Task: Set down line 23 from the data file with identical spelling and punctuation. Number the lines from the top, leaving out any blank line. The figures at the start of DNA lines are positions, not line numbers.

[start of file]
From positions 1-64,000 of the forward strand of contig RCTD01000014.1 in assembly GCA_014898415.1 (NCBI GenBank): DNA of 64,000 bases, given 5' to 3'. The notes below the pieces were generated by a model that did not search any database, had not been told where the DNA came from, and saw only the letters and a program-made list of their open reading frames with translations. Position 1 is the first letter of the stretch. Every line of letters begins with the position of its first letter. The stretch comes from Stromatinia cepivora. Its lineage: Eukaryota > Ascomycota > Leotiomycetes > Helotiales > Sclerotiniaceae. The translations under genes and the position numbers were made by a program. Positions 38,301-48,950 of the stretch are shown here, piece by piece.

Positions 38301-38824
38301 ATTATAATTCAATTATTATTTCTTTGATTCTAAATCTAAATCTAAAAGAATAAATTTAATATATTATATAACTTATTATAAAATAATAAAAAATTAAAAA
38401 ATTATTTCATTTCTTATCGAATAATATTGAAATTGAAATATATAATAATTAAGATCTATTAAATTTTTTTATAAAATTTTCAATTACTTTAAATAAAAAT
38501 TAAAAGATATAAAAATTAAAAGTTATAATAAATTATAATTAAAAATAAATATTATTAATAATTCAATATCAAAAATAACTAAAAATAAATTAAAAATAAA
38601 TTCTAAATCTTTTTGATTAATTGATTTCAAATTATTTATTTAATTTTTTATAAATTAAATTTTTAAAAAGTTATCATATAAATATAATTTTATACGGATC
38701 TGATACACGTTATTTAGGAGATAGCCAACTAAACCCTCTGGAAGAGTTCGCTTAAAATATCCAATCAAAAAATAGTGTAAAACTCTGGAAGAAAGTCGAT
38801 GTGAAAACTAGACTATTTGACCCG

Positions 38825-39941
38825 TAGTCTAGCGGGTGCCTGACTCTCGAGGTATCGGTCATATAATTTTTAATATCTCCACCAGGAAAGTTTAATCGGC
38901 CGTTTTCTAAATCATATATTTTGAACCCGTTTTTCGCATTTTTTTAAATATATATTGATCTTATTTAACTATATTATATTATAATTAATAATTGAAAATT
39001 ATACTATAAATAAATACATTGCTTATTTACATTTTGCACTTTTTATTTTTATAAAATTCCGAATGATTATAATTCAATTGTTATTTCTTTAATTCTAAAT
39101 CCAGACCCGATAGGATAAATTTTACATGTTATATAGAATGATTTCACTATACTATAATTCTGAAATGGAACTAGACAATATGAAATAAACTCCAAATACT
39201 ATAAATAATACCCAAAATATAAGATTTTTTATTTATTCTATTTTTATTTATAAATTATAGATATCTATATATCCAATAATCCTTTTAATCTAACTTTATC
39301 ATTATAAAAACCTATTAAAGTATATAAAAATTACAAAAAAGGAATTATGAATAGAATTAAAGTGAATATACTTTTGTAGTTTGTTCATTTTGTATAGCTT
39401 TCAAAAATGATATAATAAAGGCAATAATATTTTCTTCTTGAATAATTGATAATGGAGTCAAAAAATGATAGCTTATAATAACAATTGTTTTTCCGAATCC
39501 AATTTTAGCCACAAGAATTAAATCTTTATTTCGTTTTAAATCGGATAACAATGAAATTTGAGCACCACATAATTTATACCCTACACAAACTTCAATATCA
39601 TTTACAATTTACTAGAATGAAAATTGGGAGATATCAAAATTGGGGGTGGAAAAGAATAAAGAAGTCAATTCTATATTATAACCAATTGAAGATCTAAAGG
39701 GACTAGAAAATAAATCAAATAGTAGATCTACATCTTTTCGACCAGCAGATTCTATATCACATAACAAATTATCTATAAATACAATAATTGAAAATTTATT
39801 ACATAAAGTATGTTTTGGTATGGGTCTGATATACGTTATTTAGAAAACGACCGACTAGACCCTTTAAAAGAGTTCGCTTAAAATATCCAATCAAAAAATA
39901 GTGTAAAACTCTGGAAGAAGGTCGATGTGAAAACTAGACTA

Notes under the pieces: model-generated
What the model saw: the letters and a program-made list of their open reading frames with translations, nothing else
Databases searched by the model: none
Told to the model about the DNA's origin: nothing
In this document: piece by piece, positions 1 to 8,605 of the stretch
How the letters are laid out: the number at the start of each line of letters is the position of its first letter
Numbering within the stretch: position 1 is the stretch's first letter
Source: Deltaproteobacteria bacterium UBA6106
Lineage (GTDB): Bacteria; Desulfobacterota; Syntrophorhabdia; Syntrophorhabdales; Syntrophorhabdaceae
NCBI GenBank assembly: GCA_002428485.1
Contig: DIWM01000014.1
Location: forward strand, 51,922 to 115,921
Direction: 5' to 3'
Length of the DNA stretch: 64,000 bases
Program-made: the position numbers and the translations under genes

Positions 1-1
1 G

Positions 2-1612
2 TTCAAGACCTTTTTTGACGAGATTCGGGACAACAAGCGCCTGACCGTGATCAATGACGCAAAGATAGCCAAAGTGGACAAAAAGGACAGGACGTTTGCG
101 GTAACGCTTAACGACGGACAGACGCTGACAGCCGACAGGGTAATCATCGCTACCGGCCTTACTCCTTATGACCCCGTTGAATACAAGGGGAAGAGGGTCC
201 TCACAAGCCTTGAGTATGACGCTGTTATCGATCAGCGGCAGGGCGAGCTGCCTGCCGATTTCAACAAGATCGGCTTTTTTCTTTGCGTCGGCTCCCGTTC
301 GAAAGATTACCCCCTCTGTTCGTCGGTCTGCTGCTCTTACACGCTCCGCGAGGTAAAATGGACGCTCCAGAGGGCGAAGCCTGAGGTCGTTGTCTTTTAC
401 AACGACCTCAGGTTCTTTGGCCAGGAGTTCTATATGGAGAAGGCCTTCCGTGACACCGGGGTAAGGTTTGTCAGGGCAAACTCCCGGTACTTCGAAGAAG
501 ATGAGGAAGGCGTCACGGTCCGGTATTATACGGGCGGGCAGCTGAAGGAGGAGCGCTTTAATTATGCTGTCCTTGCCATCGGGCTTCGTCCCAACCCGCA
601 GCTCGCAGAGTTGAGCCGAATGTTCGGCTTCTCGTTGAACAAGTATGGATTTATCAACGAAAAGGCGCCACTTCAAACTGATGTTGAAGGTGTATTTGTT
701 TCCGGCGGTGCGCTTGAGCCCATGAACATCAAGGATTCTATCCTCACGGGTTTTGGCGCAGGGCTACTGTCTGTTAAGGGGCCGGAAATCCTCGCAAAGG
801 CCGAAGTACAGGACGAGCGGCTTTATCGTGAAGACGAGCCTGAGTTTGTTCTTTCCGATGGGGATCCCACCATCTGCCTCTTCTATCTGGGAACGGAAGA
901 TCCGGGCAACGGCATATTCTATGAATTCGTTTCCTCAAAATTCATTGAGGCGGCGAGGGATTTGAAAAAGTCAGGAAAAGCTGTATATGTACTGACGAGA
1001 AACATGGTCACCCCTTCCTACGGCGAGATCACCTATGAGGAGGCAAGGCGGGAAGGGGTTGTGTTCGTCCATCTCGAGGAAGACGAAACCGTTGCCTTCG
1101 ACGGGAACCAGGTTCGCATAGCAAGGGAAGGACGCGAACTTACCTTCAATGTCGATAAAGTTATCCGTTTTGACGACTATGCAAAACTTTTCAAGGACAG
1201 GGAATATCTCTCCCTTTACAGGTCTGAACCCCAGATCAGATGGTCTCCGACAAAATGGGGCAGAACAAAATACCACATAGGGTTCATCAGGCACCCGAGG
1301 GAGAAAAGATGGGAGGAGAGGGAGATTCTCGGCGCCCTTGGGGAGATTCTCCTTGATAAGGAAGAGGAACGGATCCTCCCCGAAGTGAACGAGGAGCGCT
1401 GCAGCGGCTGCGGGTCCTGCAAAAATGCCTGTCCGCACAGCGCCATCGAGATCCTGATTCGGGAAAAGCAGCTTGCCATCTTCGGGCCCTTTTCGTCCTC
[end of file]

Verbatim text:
What the model saw: the letters and a program-made list of their open reading frames with translations, nothing else